Jos. A. Bank customers file suit, claiming deceptive marketing

Plaintiffs file class-action complaint accusing chain of perpetual sales at regular price

  • Jason Bruns, left, of Baltimore asks the advice of Bob Morrison, right, about ties at the Jos. A. Bank store on Pratt Street. Morrison is the manager of the shirts and ties department at the store.
Jason Bruns, left, of Baltimore asks the advice of Bob Morrison,… (Baltimore Sun photo by Barbara…)
June 04, 2012|By Lorraine Mirabella, The Baltimore Sun

Two customers of Jos. A. Bank Clothiers Inc. have filed a class-action lawsuit against the Hampstead-based men's apparel chain, accusing the retailer of using deceptive marketing by claiming merchandise is on sale when it is actually being offered at regular price.

James Waldron and Matthew Villani filed the complaint April 5 in U.S. District Court in New Jersey, seeking a jury trial. The plaintiffs filed on behalf of themselves and others who bought Jos. Bank merchandise from April 5, 2006, to the present.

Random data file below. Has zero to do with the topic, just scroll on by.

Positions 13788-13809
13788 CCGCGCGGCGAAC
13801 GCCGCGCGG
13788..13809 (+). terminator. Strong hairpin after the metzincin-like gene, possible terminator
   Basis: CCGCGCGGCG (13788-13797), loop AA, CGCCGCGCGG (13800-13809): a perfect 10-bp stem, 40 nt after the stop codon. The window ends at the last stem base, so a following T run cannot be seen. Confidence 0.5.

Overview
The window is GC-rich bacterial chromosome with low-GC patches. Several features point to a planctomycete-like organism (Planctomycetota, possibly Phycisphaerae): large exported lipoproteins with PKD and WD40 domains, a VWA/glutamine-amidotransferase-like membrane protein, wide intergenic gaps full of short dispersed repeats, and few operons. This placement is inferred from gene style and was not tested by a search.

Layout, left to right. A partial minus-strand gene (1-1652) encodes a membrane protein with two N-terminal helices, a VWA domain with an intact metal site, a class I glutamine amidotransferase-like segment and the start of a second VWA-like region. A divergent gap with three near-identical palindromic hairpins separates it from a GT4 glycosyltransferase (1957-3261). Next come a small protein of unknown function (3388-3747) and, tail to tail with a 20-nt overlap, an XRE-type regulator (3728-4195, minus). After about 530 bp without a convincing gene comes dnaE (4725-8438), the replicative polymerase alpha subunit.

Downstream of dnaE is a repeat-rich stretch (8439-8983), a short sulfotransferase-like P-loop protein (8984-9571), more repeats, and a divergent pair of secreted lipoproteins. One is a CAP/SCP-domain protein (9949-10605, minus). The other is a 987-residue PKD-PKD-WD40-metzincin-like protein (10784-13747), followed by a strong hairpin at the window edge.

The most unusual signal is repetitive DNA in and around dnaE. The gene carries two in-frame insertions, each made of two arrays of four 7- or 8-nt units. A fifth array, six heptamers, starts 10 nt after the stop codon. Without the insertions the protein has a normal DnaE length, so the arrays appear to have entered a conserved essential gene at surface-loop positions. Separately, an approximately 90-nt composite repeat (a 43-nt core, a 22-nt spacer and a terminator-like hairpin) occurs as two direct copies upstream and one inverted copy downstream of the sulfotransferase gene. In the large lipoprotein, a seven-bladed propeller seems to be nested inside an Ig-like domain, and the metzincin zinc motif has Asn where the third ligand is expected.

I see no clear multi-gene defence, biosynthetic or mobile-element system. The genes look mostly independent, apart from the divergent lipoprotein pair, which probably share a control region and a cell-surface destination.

The lawsuit, reported Monday by Citybizlist, asks the court to award damages and stop the retailer from using misleading advertising.

The lawsuit says that, contrary to Jos. A. Bank's representation, "the merchandise is perpetually 'on sale,' and the 'sale price' is actually the price at which Jos. A. Bank regularly offers their merchandise for sale," the lawsuit says. It adds that the merchandise was "rarely, if ever, sold at 'regular price'" and that advertisements created a false sense of urgency and gave the impression that prices would rise after a limited time.

The company noted the suit in its May 30 quarterly report, saying, "We intend to defend this lawsuit vigorously."

The plaintiffs, both from New Jersey, said they wouldn't have made purchases at Jos. A. Bank if they had not been swayed by the company's advertising, which they say violates the New Jersey Consumer Fraud Act.

"Jos. A. Bank should not be allowed to retain the premium price profits generated from the sale of products that were unlawfully marketed, advertised and promoted," the lawsuit says

The retailer, which has 500 stores in 42 states, had net sales of $858.1 million and spent $326.5 million on sales and marketing in 2010.

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